• Collective Bargaining Agreement: In the Appellate Division’s unpublished opinion in Kelly v. Beverage Works N.Y. Inc., the court applied Atalese to an employment discrimination case and held that an arbitration provision contained in a union employee’s collective bargain agreement (CBA) was unenforceable because the provision did not “put plaintiff on notice that he was waiving his right to try his claims in court.”  L-1285-13, 2014 WL 6675261 (App. Div. Nov. 26, 2014).  The Appellate Division specifically rejected the argument that Atalese applied only to “consumer service agreement[s],” explaining that it “discern[s] no reason to conclude that employees bound by a CBA should be charged with greater understanding of their rights than the average consumer.”

New Jersey’s federal courts have also applied Atalese on at least two occasions.  In Guidotti v. Legal Helpers Debt Resolution, the District Court of New Jersey held that an arbitration provision contained in an agreement to provide debt-adjustment services was unenforceable because it failed to advise the plaintiff of the provision’s effect and significance, “namely, that it bars [plaintiff] from seeking court relief.”  No. 11-1219, 2014 WL 6863183, *1 (D.N.J. Dec. 3, 2014).  In Ricci v. Sears Hldg. Corp., the District Court cited Atalese and held that an arbitration provision in an employment agreement containing the following language was enforceable: “[This agreement to arbitrate] constitutes a waiver of [the employee’s] right to bring the current action in a court of law and, instead, requires arbitration of [the employee’s] claims.”  No. 14-3136-RMB-JS, 2015 WL 333312, at *1, 5 (D.N.J. Jan. 23, 2015).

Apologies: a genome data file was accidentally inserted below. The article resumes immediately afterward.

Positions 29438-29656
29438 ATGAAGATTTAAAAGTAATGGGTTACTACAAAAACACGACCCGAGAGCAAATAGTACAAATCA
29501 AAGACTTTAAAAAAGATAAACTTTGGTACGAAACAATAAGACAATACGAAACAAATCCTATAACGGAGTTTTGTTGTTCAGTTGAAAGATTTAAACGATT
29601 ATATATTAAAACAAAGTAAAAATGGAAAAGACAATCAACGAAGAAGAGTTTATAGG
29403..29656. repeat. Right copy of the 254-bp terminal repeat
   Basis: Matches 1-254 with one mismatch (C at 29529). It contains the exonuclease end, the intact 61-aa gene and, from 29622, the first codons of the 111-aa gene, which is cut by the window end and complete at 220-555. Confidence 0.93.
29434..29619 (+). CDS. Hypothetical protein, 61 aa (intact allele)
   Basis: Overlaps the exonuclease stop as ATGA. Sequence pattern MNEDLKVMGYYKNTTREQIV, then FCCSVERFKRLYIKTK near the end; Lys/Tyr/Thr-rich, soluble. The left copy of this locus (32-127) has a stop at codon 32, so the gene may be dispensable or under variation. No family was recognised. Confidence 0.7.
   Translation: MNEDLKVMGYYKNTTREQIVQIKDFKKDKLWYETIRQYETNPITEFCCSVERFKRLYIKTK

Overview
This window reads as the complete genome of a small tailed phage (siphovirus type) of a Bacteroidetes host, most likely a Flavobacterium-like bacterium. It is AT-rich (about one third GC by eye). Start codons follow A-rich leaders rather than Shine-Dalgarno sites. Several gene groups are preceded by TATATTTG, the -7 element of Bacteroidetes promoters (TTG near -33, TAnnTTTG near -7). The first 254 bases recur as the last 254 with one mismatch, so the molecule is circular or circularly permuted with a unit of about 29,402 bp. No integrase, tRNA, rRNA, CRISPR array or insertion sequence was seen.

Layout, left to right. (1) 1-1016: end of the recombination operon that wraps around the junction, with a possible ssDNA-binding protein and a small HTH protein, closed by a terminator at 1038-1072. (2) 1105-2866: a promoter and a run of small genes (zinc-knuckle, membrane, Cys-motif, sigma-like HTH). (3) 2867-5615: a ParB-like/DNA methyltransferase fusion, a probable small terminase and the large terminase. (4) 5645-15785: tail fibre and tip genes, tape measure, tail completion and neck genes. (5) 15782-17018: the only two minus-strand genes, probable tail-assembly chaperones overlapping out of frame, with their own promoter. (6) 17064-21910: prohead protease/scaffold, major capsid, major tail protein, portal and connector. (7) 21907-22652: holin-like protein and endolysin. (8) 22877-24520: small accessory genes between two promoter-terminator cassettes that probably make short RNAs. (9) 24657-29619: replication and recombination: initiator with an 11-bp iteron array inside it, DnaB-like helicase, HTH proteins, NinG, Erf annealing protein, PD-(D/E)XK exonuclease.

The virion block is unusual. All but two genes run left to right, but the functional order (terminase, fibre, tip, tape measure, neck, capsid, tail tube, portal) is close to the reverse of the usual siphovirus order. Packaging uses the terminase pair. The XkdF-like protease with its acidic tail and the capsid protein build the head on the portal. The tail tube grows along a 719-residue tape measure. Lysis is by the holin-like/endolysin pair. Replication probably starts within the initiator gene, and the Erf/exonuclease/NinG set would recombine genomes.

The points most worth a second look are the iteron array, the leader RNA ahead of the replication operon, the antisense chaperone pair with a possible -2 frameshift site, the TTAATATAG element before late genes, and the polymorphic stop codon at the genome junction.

Moving Forward

On January 21, 2015, the defendant in Atalese filed a Petition for Writ of Certiorari with the United States Supreme Court, arguing that the New Jersey Supreme Court’s decision contradicts the plain language of the Federal Arbitration Act and conflicts with the decisions of other federal and state courts.  Whether the Court will grant the Petition in Atalese is questionable.  The New Jersey Supreme Court framed the question in Atalese as one of purely New Jersey contract law, and the United States Supreme Court receives approximately 10,000 petitions for a writ of certiorari each year but grants only 75–80.  For now, Atalese is binding precedent, and companies doing business in New Jersey should review their contracts to evaluate whether they comply with Atalese.  Companies should be mindful that they may face uphill battles enforcing arbitration provisions that were routinely enforced prior to Atalese.  Moreover, the opinions in Rosenthal, Dispenziere, Kelly, Guidotti, and Ricci demonstrate that courts will not limit Atalese to statutory claims, and may extend Atalese beyond consumer contracts.  Companies should also be mindful that Atalese will apply in federal court when the contract is governed by New Jersey law.